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Gentoo HOWTO Linux Virtual Hosting Server
Post date: April 9, 2006, 10:04 Category: Software Views: 53
Tutorial quote: This document will explain how to install and configure a mail server capable of handling hundreds of domains and users. This how-to uses Postfix, Courier-imap, Mysql, and Apache as the core of this virtual system. If these packages don't appeal to you, Gentoo has a number of how-to's built around other MTA's or databases.
FreeBSD Lightweight Web Serving with thttpd
Post date: November 30, 2005, 19:11 Category: Software Views: 79
Tutorial quote: The Apache HTTP Server is the most popular web server due to its functionality, stability, and maturity. However, this does not make it suitable for all uses: slow machines and embedded systems may have serious problems running it because of its size. Here is where lightweight HTTP servers come into play, as their low-memory footprints deliver decent results without having to swap data back to disk.

Similarly, these small HTTP servers are suitable to serve static content efficiently so as to allow Apache, mod_perl, mod_python, or even servlet containers to handle dynamic requests without tying up memory-hungry children to serve small images. In other words, these applications can serve as a complement to your existing full-featured web server, not as a replacement.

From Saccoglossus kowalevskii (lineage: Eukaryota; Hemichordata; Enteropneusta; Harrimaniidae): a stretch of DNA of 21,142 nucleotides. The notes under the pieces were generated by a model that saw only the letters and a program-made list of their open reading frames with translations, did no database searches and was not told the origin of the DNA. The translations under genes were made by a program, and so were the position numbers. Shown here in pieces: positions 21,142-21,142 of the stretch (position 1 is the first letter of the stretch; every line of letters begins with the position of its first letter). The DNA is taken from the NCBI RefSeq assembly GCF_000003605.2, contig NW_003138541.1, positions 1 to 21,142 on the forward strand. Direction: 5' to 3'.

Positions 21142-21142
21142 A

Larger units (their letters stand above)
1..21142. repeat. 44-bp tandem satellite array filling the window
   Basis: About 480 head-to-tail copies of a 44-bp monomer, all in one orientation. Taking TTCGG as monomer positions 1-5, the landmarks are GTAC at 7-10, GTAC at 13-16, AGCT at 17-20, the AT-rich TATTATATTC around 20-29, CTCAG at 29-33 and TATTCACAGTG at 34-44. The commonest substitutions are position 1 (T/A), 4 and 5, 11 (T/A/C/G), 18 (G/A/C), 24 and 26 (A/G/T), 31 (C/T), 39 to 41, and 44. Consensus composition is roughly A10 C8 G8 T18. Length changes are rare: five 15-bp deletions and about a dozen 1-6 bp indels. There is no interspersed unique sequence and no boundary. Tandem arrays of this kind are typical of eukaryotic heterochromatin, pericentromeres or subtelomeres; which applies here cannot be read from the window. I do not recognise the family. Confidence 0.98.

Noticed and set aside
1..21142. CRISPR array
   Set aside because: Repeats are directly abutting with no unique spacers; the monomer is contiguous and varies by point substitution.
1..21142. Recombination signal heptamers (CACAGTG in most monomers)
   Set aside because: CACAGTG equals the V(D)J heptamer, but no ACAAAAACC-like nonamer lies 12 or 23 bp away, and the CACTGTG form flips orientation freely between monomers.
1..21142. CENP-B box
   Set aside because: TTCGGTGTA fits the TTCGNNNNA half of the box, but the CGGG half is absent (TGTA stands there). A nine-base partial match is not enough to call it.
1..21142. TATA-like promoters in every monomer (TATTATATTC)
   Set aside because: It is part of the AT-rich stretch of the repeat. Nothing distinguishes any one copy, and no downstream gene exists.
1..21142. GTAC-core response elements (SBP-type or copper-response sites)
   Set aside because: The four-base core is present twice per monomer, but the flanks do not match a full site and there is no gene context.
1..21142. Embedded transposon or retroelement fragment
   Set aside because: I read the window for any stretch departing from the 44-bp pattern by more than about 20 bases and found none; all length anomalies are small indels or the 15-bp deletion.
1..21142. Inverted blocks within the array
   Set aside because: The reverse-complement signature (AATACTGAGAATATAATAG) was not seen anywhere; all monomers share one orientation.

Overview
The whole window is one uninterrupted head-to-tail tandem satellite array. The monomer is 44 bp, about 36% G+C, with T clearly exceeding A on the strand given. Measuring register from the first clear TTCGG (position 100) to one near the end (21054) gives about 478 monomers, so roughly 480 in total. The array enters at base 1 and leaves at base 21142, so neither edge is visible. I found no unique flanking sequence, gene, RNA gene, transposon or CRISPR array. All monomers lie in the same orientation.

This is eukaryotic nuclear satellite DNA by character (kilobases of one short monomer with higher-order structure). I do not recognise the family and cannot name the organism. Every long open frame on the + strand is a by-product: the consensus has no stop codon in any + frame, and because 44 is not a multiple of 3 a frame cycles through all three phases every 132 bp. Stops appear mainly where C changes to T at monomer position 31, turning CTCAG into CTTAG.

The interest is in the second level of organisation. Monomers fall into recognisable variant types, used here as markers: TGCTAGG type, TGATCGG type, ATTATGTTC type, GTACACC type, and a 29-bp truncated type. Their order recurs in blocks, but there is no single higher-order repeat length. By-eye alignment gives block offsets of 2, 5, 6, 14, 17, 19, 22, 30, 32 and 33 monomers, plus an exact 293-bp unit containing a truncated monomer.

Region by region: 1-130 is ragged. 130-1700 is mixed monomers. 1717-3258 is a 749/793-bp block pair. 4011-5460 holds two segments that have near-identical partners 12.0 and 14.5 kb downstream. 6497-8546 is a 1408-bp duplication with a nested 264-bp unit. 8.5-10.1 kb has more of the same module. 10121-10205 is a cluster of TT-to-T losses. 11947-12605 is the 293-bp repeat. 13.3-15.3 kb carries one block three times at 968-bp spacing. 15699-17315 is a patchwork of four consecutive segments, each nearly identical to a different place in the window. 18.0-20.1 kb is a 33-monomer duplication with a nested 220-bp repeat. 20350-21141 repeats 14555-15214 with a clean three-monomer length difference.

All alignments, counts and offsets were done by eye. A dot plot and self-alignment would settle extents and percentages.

One of these servers is thttpd, a simple, small, portable, fast, and secure HTTP server. Among its features are support for the HTTP/1.1 standard, CGIs, virtual hosts, and IPv6. This article shows how to install and configure this software under NetBSD. I chose NetBSD not only because it is my preferred OS, but also because it has the ability to run on the most disparate old hardware, where thttpd shows its strengths. I had a Macintosh Performa 630 (a 68LC040 chip at 33MHz) running NetBSD/mac68k 2.0 with thttpd on top of it, serving pages to my home network nicely.
Unix+clones Tunneling SSH over HTTP(S)
Post date: March 12, 2006, 04:03 Category: Network Views: 54
Tutorial quote: This document explains how to set up an Apache server and SSH client to allow tunneling SSH over HTTP(S). This can be useful on restricted networks that either firewall everything except HTTP traffic (tcp/80) or require users to use a local (HTTP) proxy.